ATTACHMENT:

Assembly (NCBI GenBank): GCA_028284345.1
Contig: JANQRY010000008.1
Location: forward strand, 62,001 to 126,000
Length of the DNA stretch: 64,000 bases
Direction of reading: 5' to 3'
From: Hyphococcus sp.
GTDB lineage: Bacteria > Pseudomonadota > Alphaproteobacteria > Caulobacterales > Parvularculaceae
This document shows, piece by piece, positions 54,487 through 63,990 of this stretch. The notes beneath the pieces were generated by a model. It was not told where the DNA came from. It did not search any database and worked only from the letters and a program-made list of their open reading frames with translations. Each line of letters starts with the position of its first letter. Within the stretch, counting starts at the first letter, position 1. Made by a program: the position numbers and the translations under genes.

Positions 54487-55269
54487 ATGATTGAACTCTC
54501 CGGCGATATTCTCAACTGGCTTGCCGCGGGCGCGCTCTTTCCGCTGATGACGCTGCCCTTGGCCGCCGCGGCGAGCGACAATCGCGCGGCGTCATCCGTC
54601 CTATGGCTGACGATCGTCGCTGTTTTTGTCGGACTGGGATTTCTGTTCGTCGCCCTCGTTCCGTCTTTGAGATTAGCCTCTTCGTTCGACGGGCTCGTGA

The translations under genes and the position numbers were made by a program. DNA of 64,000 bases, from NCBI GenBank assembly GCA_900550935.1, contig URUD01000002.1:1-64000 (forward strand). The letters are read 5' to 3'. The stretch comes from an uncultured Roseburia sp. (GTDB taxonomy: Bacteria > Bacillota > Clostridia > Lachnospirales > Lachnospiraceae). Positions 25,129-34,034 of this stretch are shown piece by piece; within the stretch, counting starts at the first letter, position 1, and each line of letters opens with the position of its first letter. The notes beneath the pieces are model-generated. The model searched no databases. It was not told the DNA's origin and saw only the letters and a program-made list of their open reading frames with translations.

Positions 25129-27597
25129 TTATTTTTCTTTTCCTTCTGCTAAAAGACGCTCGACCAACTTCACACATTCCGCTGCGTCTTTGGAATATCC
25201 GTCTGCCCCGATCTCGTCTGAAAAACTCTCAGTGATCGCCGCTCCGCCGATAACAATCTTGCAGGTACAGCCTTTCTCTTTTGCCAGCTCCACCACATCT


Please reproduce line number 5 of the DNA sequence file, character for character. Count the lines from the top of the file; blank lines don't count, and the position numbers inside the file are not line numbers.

Direction of reading: 5' to 3'